Two Homeless Man Got Home In Southern Alberta

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LETHBRIDGE-Monday was a moving day for Richard Woslyng and his friend Lou, who took possession of their own apartments after spending months at the Lethbridge Stabilization Center and the shelter.

“It feels good to have keys opening a door again,” said Woslyng, who had been living in a shelter since late January, after living in a tent in the river valley.

“I showed up at the shelter when he turned 30-down. It was too cold.”

Woslyng wasn’t sure how-or if-he could leave the shelter, as he never had enough money to pay a security deposit and cover the first month’s rent, which is required by most homeowners.

But things started after Woslyng took part in an art program at Lethbridge Soup Kitchen, called Resilient Art YQL.

Founder Tannis Chartier started the program as a way to create a positive environment for people who find themselves in a negative situation, like Woslyng and Lou, who asked that his last name not be used.

“There is a sense of Hope. It’s somewhere to hang out and stop being on the street, ” Chartier said.

Woslyng will tell you that he is not an artist, but some of his scribbles were presented with Lou’s drawings in a coloring book.

Chartier ordered to print 400 copies of the book and all but a handful were sold.

The men used the income to pay the security deposit for small bachelor suites and cover their rent until February.

Chartier said it was more than she had ever dreamed of.

“It’s crazy that something that was just a small idea, maybe getting a little more money to buy winter clothes from these guys, was turned into apartments, ” he said.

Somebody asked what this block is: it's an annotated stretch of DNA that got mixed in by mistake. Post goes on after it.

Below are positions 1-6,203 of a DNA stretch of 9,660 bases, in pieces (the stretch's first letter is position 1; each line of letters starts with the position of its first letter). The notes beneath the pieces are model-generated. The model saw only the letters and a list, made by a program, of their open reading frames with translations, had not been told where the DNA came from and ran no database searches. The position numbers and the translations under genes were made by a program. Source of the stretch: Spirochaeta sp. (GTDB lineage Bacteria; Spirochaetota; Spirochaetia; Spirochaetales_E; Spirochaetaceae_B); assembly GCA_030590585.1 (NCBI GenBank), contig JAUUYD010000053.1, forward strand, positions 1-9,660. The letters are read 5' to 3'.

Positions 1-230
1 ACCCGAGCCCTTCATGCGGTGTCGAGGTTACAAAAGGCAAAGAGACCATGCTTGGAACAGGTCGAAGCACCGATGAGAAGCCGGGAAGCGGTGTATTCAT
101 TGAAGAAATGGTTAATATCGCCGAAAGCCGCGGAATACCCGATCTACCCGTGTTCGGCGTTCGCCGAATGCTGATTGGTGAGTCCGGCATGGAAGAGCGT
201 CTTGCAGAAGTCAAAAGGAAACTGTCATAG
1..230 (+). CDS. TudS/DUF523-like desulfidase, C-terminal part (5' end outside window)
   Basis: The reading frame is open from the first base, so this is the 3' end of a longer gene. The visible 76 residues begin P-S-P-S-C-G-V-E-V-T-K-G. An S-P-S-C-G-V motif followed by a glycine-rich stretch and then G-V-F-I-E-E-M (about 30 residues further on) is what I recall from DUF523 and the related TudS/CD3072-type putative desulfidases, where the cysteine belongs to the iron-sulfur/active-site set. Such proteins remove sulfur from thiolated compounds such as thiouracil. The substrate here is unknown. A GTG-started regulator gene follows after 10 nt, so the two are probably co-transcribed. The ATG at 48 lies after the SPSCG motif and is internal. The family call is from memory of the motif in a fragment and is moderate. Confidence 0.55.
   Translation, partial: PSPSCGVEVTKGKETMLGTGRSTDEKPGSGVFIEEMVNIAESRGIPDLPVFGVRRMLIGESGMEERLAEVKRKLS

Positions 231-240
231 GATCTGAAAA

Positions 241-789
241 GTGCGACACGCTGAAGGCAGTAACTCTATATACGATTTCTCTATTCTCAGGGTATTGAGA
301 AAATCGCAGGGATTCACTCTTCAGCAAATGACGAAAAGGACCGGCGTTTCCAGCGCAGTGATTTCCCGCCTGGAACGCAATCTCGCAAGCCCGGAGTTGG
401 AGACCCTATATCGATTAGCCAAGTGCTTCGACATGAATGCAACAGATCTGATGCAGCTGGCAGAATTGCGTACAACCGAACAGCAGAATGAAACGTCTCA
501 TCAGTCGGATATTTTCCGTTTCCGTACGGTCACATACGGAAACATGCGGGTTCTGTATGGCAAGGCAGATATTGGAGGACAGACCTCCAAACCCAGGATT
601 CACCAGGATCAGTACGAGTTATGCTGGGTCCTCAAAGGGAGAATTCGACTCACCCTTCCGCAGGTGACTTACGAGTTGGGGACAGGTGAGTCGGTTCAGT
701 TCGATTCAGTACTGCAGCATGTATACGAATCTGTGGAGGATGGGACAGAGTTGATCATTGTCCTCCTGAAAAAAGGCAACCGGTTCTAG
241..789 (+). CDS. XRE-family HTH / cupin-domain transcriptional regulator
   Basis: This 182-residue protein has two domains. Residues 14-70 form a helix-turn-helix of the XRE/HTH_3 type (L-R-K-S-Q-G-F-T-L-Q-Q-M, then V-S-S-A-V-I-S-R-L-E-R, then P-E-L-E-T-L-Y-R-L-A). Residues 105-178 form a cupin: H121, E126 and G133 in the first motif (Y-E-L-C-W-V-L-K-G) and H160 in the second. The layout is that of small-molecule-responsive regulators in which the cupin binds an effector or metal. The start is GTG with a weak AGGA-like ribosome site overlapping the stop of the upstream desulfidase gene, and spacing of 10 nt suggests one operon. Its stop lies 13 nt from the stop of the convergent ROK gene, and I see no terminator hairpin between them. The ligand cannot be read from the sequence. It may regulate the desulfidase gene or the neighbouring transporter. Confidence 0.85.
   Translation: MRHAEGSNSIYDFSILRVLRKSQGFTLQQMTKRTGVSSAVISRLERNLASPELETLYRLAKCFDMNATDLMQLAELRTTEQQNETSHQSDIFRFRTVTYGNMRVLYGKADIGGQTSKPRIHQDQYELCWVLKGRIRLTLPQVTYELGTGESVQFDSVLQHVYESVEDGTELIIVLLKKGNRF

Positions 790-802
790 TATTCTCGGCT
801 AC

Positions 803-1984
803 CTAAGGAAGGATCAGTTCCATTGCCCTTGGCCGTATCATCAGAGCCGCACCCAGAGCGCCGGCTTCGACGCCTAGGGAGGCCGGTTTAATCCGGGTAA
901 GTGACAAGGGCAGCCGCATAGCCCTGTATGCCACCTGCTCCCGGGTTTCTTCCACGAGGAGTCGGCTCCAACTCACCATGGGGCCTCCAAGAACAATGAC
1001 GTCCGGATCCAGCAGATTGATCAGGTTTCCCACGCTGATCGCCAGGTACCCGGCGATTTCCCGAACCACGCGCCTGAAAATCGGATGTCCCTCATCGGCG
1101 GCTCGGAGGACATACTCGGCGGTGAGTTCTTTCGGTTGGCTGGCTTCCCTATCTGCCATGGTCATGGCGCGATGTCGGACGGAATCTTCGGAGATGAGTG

Lou said he has been “trapped”in the shelter since Aug. He said finally having his own space is a great relief.

“It was hard to be there, especially for someone like me who has no addiction,” Lou said.

Men say an apartment means you no longer need to carry your belongings in a backpack and can go home anytime without waiting to enter or be searched.

Woslyng says this means he can lie down without being told where to lie down.

For Lou, this means that he does not need to sleep on his boots, which he often did in the shelter to prevent them from being stolen at night.

“I sat there and thought: What am I doing? Where am I going? How to get away from the road? Now I’m here,” he says.

Chartier says it wouldn’t have been done without the support of many people, including volunteers from Lethbridge Soup Kitchen, who helped with the arts program and the hundreds of people who bought it.

Her parents were also of great help in delivering the coloring books, and The Mission Thrift Store in Lethbridge donated furniture for the apartments.

“It’s kind of like a Christmas miracle,” Chartier said.

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